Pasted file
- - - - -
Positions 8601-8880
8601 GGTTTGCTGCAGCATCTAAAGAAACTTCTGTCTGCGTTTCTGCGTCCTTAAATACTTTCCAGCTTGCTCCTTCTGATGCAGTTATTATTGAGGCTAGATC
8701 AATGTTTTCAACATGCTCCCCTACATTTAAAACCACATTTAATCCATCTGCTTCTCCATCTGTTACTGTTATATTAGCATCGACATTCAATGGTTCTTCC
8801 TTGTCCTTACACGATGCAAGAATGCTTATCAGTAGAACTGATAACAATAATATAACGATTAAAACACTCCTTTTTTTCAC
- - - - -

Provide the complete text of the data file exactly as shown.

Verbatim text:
Positions 8601-8880
8601 GGTTTGCTGCAGCATCTAAAGAAACTTCTGTCTGCGTTTCTGCGTCCTTAAATACTTTCCAGCTTGCTCCTTCTGATGCAGTTATTATTGAGGCTAGATC
8701 AATGTTTTCAACATGCTCCCCTACATTTAAAACCACATTTAATCCATCTGCTTCTCCATCTGTTACTGTTATATTAGCATCGACATTCAATGGTTCTTCC
8801 TTGTCCTTACACGATGCAAGAATGCTTATCAGTAGAACTGATAACAATAATATAACGATTAAAACACTCCTTTTTTTCAC